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State releases $750M in delayed payments to schools

ALBANY - New York State Friday will send $750 million in payments to school districts, cities and counties that had been delayed by Gov. David A. Paterson to prevent the state from running out of money last month.

Paterson said Thursday that he was keeping a promise made weeks ago to release the withheld funds once the treasury was replenished with tax collections from bonuses paid to Wall Street financiers.

"Because revenues have now come in to the extent that we were expecting in January, I am now . . . going to complete all the payments to everyone who was supposed to get money from the state in December," Paterson told WOR radio in Manhattan. "That will be the end of this chapter but not the end of this problem."

He raised the specter of a second round of delayed payments in March if lawmakers fail to help him eliminate a $500-million deficit in this year's budget. New York's bills in March will total $12 billion to $14 billion.

"Once again we're worried about where our revenues are," Paterson said. "If the legislature does not close this budget deficit or tries to come up with some gimmick to delay the problem, we'll be right back where we were."

Fearing more withheld payments, education groups didn't drop the lawsuit they brought challenging Paterson's authority to unilaterally delay spending approved by lawmakers. The groups, however, lauded the release of funds, saying school districts now wouldn't have to fire teachers, eliminate extracurricular activities and classes in art and music.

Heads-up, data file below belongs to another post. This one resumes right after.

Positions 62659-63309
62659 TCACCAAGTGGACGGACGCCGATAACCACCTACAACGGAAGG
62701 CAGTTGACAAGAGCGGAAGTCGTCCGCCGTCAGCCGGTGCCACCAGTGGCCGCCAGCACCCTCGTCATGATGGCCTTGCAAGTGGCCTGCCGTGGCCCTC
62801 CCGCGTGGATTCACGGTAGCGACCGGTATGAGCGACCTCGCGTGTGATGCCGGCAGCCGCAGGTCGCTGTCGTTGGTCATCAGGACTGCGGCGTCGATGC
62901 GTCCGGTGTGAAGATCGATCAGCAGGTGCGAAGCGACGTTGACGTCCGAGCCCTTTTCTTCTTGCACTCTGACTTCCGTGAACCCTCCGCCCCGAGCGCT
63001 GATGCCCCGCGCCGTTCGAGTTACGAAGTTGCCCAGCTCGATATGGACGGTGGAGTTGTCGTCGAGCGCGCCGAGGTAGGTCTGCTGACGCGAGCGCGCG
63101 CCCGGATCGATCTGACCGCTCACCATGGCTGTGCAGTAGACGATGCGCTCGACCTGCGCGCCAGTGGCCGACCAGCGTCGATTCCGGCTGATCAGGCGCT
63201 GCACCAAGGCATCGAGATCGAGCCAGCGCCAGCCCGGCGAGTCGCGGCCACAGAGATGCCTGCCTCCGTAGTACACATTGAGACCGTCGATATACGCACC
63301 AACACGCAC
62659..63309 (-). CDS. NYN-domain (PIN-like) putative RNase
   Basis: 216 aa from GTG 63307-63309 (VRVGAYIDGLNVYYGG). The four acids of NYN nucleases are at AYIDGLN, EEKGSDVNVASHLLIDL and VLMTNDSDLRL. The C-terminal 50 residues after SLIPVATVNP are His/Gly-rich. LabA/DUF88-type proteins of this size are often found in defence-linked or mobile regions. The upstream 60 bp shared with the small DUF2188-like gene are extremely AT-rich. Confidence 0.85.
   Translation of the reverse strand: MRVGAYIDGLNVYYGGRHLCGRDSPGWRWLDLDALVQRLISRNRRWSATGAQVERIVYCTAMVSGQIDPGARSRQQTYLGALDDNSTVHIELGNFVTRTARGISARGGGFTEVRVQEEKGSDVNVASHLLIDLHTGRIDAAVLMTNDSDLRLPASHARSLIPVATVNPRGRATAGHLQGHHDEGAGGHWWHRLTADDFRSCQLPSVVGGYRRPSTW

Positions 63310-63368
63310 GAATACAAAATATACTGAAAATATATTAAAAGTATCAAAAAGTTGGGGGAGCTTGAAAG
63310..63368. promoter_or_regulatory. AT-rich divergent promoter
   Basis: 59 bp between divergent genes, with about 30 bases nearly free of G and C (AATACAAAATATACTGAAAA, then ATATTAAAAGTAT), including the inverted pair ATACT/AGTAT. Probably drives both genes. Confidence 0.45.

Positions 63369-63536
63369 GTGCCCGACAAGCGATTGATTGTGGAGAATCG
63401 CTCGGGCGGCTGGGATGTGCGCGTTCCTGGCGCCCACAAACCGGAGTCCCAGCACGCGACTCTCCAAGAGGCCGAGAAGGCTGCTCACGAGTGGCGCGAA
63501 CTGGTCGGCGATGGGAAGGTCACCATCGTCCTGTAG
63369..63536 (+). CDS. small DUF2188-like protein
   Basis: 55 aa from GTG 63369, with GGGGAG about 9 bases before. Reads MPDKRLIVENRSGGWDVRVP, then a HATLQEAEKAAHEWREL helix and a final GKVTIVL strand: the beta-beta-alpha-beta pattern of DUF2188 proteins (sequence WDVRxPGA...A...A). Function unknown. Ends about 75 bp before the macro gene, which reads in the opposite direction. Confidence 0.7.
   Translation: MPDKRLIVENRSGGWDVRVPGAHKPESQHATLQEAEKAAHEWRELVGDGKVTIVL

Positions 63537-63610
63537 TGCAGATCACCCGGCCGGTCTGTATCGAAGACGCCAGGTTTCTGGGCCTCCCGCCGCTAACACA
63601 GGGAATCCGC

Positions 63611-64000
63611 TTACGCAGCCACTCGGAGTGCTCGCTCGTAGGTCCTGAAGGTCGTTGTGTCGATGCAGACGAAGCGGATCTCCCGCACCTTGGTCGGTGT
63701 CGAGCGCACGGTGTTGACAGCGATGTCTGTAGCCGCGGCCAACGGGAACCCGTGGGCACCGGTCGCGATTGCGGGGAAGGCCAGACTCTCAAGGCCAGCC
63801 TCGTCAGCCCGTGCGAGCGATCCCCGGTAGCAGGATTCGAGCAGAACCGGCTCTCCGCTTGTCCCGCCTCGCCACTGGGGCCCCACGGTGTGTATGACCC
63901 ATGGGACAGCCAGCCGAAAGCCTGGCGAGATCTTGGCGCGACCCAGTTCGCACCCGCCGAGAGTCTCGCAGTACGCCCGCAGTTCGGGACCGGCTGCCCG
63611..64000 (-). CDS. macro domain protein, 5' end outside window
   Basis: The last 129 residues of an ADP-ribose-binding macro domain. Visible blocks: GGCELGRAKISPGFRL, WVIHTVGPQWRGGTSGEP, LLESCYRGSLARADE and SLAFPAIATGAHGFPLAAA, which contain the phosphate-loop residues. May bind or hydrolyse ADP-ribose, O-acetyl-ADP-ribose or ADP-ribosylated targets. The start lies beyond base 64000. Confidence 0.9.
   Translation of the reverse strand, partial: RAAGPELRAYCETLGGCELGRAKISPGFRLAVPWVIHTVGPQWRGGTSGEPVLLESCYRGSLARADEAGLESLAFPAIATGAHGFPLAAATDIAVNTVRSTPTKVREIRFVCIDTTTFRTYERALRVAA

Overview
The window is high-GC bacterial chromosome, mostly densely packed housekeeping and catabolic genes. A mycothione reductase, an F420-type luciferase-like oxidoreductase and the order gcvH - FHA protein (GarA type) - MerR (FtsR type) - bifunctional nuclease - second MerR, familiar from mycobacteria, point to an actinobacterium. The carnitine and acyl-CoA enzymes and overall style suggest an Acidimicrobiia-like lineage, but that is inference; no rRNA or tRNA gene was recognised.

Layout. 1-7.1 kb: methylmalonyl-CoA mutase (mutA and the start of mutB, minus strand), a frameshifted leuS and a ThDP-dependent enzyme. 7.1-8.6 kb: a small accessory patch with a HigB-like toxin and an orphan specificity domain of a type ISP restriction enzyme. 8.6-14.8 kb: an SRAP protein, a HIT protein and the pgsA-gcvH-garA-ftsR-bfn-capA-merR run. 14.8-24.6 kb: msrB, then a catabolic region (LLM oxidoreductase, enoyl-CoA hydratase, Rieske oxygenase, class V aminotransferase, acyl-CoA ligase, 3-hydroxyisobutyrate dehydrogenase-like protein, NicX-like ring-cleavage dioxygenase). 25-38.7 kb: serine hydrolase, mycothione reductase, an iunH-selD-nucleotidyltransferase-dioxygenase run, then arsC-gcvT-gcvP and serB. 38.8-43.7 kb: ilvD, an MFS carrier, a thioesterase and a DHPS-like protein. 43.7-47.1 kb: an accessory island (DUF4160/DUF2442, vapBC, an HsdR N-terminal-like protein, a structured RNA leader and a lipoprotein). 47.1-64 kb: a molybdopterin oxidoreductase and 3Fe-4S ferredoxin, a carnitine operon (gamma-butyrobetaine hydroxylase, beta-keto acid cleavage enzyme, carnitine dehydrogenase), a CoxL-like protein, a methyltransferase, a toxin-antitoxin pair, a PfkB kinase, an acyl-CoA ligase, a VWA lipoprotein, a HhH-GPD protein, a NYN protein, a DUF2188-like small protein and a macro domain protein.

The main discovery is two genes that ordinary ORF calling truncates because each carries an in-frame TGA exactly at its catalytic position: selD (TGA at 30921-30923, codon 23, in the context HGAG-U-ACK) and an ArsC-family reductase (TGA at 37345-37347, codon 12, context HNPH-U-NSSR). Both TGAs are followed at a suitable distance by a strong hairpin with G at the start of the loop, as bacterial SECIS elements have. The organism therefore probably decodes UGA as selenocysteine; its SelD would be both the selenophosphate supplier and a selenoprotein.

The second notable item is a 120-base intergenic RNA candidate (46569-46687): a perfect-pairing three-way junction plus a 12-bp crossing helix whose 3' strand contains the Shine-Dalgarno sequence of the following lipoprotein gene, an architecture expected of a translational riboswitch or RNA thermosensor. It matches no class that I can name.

"We are elated that the governor has had a change of mind," said Richard Iannuzzi, president of the New York State United Teachers union who taught for 34 years in Central Islip.

He and others said no decision had yet been made on whether to continue the suit. "I'm not going to let it stop if it means the potential that kids will be denied what they need," Iannuzzi added.

Of the $750 million due, school districts will receive $436 million in STAR property-tax reimbursements and $146 million in education aid. Cities, including Long Beach and Glen Cove, will get $45 million in revenue sharing.

Nassau, Suffolk and other counties will divide $76 million in reimbursements for providing welfare, foster care and other services for the poor. Insurers will be paid $47 million for medical coverage of state workers.

A spokesman for Comptroller Thomas DiNapoli said the money would be deposited in the respective accounts by this evening.

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